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Jimmy Palmiotti On The Harley Quinn Comic You Can Only Get From Loot Crate

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So I asked Diamond Comic Distributors if the completely exclusive Harley Quinn #1 One Shot in this month's Loot Crate was distributed from DC to Loot Crate via Diamond?

If it was, it will be counted as their best selling comic book of March, despite never being sold in a comic shop, with sales of up to half a million.

If it was not, that might be an issue between Diamond and DC regarding their exclusive distribution contract.

Diamond declined to comment.

q1The comic is now selling for up to $28 on eBay, more that the $20 cost of the crate, as Harley Quinn readers realise that this is the only way, now, that they can get a copy.

There is no requirement that the comic ever be reprinted, collected or sold digitally. This could be it.

The comic, tucked inside the March Vs box landed on some lucky Loot Crate subscribers doorsteps on Saturday without any kind of knowledge that such a project had been underway. And most surprising, was that Amanda Conner had drawn most of it.

Co-writer of the comic, Jimmy Palmiotti didn't know the distribution details. But he was happy to talk about how he came to write what may well be the most widespread, yet sought after comic of the year.


Rich Johnston: How do you craft a comic for such an audience, knowing that it will be read by half a million?

Jimmy Palmiotti: When the opportunity to work with Loot Crate came about, the idea we all had in mind was to create a fun, off-the-wall, brand new Harley Quinn one shot that was easy to follow and offered up a fun story that both fans and totally new readers would enjoy, showcasing the fantastic work of Amanda, Chad Hardin, Paul Mounts and John J Hill. At first it was intimidating, knowing that this single book would get into the hands of so many people, but I think this forced the team to try even harder to make this issue a major standout and have elements that showcased what we've been doing for the past few years on the series without alienating a single new reader. It's always a delicate balance, but we were up for the challenge and I think the book came together beautifully.


RJ: Do you think here's a chance you could get a noticeable amount of the readers to pick up another issue?

JP: With the huge audience Loot Crate has, we figured even if a small percentage of people reading the book for the first time enjoyed it, they might go to a local comic shop to hunt down some other issues. If this happens, and I think it will, then we have succeeded in what we set out to do, which is entertain and get more people reading not only our comics but any comics in general. I am a firm believer in that once you get someone in a good comic shop; it will change their life and the way that they look at the medium. We have so many wonderful books to offer people and discovery in any way is important. We thank Loot Crate and DC for this wonderful opportunity.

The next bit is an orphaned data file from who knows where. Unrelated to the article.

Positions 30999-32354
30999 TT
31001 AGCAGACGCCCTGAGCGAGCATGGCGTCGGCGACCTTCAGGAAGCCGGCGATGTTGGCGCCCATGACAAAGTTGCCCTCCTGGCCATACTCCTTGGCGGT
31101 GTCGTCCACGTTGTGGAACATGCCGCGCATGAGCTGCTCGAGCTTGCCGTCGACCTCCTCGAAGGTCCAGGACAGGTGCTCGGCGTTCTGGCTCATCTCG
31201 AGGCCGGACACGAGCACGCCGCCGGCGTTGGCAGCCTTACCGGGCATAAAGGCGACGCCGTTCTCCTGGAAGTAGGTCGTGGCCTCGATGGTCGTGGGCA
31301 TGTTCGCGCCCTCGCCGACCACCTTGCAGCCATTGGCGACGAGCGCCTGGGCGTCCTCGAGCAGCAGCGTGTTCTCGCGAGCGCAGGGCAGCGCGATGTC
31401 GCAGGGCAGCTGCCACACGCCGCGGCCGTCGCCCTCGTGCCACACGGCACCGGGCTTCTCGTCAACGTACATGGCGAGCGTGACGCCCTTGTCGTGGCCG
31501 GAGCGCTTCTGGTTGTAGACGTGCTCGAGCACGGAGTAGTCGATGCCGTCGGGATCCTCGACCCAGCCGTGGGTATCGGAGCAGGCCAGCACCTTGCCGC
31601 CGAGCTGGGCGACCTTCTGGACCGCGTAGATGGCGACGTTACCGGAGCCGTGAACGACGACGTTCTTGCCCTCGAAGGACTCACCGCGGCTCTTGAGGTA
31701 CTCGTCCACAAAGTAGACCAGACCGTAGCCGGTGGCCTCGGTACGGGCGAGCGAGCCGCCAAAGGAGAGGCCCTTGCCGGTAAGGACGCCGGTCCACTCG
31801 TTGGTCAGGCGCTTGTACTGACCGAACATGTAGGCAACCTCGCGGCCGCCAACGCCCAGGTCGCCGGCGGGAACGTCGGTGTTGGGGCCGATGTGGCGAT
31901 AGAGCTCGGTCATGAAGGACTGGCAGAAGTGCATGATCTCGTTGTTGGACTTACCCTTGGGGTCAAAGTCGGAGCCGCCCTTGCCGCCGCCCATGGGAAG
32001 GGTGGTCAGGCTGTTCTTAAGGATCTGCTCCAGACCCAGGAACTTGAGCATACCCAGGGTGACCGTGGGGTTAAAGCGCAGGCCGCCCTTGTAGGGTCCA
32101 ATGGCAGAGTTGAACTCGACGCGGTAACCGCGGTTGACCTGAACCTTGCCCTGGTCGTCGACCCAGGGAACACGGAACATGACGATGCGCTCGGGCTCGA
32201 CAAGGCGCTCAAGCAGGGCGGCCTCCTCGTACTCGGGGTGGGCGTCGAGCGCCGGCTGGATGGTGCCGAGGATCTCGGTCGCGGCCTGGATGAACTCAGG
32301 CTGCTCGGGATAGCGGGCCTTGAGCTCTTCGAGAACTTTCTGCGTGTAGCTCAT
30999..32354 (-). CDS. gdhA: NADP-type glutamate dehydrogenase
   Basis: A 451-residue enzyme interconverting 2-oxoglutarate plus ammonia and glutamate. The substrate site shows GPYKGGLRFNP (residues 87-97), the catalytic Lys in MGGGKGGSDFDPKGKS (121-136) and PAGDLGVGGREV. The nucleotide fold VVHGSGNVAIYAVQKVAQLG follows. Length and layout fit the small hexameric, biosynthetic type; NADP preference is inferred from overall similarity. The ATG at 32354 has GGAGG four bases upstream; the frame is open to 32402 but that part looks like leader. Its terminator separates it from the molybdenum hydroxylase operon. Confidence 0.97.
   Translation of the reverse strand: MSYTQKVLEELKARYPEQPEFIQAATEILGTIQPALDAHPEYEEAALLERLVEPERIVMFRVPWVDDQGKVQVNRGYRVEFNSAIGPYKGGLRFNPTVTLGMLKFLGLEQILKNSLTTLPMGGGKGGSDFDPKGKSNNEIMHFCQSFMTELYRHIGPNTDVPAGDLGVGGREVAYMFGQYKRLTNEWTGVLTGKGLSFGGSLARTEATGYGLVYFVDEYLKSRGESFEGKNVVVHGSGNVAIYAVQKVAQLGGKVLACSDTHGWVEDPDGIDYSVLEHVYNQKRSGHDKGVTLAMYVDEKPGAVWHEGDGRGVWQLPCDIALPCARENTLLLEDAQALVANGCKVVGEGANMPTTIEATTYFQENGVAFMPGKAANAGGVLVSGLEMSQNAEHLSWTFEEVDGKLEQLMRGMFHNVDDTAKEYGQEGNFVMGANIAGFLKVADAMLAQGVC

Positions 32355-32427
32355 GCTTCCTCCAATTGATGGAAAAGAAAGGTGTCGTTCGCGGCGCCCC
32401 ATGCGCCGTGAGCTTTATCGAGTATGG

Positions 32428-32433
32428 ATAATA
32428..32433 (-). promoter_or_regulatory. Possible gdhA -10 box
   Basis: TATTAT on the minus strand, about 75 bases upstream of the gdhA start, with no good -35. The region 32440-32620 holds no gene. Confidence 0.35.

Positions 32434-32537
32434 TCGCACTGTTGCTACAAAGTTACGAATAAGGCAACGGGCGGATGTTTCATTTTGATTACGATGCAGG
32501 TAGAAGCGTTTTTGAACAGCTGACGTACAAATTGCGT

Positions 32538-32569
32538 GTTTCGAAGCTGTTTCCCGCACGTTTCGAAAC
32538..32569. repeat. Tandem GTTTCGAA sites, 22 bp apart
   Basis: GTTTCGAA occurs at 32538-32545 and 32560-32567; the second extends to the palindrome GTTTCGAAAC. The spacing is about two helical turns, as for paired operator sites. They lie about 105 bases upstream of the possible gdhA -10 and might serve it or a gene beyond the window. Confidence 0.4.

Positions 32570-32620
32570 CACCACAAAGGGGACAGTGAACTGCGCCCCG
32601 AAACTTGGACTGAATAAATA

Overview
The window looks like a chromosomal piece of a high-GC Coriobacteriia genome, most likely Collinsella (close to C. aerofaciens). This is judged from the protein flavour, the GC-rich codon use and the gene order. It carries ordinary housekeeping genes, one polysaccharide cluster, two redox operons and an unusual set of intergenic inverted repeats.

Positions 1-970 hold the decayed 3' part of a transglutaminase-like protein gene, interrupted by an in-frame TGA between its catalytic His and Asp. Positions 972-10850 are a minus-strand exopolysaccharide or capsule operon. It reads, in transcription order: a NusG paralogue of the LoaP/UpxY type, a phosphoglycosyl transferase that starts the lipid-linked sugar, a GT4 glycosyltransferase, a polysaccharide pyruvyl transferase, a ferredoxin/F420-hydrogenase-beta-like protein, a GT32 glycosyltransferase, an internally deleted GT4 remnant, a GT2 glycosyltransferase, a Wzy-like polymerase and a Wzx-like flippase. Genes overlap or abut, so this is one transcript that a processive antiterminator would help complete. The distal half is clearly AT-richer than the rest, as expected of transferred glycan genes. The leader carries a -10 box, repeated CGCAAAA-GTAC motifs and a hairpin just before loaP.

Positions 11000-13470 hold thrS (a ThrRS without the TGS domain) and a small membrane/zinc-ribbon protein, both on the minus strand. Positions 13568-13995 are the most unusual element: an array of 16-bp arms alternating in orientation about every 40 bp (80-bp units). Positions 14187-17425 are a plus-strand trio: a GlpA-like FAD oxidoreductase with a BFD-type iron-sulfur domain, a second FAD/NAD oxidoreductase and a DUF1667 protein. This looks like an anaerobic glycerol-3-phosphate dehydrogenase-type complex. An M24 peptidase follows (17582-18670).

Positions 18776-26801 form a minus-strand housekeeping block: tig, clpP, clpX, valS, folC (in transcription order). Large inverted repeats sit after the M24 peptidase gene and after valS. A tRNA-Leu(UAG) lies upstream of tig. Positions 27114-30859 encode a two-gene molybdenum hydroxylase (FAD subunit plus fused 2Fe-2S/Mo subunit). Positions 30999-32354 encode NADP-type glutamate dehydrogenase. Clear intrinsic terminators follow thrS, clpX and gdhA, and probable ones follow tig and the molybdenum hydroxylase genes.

RJ: Who has done what in the comic, how was it divided up?

JP: Amanda Conner and I wrote the issue, with the bulk of the art done by Amanda, and a few pages featuring classic Harley, Joker and Batman by series regular Chad Hardin and Alex Sinclair. All of the color was by the amazing Paul Mounts with the talented John J Hill on lettering. This book features the " A" team on the regular series on this one shot, and although it stands alone, it also fits into continuity introducing a new character to the Harley Universe.

RJ: Did you feel any more pressure this time around?

JP: The real pressure was making this something special and in just one issue we see Harley in a fight against pollution of our seas, meet up with Power Ggirl, bring a dead friend back to life, deal with an ex, have a conversation with a dog, and have a run in with the JLA in their headquarters. We tried to cram a lot of madness into one issue and you can tell just how much fun everyone had doing it.


This is not the first exclusive comic that Loot Crate has commissioned, with a Street Fighter Udon comic in a previous box – but that felt more like an injoke, with Loot Crate employees appearing in the comic. The Harley Quinn title is the real deal. And it took everyone by surprise…

What will be next? And if it does top the Diamond chart without selling a copy in a comic store, will there have to be changes in the way the chart is compiled?

I haven't got my crate yet. So the images are courtesy of FloWDrivR on YouTube…



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Rich JohnstonAbout Rich Johnston

Founder of Bleeding Cool. The longest-serving digital news reporter in the world, since 1992. Author of The Flying Friar, Holed Up, The Avengefuls, Doctor Who: Room With A Deja Vu, The Many Murders Of Miss Cranbourne, Chase Variant. Lives in South-West London, works from Blacks on Dean Street, shops at Piranha Comics. Father of two. Political cartoonist.
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